Sometimes the thought of writing something terrible prevents me from writing anything at all. But the feeling doesn’t last, A) because I’ve trained myself to break through that barrier, and B) because I don’t get paid if I don’t write! The latter is very motivating, but not something that most screenwriters can rely on regularly. No, your inspiration must come from yourself. So, what do you do when you can’t seem to get past your screenplay’s title page? New York Times Bestseller Jonathan Maberry has some advice for how to start a screenplay and write the perfect first page, and it begins with letting go of perfection.
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So, let yourself off the hook! According to Maberry, who also won a Bram Stoker Award (okay, I’m listening!), setting the standard of “perfect” in your writing is self-defeating, because no work is ever perfect. Even HE has looked back on his first New York Times Bestseller and wanted to change things.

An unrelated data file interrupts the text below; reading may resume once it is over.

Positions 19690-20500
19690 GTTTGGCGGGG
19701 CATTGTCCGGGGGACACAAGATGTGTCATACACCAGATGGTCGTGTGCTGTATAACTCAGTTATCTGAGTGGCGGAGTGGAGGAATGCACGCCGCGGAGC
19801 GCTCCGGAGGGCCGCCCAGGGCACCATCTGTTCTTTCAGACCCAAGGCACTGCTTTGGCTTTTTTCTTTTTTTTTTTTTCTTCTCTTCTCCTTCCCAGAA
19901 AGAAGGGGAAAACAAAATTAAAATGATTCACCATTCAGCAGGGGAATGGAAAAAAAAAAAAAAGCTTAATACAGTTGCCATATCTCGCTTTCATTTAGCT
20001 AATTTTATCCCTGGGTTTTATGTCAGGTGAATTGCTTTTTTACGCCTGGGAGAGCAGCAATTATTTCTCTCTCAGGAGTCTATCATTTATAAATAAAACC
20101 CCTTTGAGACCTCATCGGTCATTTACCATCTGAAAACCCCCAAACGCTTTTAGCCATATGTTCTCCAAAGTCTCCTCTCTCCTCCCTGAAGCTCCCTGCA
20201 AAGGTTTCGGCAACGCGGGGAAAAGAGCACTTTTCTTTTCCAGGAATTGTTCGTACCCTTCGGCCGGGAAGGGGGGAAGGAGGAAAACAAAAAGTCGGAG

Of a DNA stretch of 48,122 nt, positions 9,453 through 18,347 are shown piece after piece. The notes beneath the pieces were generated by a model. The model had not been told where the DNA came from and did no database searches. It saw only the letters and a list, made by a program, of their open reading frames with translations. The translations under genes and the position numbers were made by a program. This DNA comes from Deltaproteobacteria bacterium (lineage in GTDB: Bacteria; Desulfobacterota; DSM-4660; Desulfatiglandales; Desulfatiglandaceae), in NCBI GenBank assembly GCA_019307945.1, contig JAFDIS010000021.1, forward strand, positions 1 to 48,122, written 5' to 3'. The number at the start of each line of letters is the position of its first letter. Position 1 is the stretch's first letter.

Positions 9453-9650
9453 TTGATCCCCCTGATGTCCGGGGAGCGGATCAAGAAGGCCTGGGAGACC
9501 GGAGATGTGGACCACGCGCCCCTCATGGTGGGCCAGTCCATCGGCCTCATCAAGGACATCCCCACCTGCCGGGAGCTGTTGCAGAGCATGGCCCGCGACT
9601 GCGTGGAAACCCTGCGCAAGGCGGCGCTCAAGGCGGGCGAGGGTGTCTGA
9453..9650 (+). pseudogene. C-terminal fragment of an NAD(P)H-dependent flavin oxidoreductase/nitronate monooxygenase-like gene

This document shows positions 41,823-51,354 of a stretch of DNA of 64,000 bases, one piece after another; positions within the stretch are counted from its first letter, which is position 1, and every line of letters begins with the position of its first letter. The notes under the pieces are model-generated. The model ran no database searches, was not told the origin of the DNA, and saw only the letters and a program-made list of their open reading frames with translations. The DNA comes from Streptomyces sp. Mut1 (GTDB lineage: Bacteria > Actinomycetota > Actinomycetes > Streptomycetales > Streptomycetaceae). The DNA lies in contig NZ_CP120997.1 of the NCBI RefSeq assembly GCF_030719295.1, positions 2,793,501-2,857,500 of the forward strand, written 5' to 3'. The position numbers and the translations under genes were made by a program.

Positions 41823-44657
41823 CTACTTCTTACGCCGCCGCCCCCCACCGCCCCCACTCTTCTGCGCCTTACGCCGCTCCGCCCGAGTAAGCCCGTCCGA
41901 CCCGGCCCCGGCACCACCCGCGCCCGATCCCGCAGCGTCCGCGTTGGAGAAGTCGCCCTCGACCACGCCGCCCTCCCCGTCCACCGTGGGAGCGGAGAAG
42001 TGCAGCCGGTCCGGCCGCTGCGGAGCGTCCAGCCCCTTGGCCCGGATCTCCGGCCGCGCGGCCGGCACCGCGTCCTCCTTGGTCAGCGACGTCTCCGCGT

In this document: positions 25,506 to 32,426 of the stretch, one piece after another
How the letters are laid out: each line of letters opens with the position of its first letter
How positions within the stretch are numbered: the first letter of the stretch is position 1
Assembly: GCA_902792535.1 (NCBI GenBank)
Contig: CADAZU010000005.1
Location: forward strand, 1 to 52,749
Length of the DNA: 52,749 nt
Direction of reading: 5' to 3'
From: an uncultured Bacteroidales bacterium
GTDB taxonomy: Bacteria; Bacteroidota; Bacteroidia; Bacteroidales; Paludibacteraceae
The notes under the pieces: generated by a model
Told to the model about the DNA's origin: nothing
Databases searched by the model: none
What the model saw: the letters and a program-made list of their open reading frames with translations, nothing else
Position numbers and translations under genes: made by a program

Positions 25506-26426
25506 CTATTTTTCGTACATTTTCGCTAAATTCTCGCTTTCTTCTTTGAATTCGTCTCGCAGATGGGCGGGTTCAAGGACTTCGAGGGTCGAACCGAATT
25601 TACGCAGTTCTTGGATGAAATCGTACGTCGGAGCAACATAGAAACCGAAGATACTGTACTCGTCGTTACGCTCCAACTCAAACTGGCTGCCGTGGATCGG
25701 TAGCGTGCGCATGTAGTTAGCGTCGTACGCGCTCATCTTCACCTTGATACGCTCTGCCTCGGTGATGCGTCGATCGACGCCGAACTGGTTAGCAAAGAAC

What to include on page one of your screenplay:
A compelling location
A first moment to hook the audience (see below)
Words with purpose that set the tone for how the story will unfold
An introduction to your protagonist
Set the pace of the script
Now that you know how to start a screenplay, revise the first page keeping in mind these ten ways to really hook your reader, according to writer Ann Garvin for Writer’s Digest and adapted for screenwriters.
10 ways to hook your reader:
Begin at a critical moment
Add an unusual situation
Include an alluring character
Include the antagonist
Create a change in emotion
Add irony or surprise
Make the reader curious
Apply the dread factor
Keep the dialogue or action compelling
Ready to move past page 1? Don’t miss out on these ten tips to write the first ten pages of your screenplay. It’s a must-read, because you need to make the first ten pages count.
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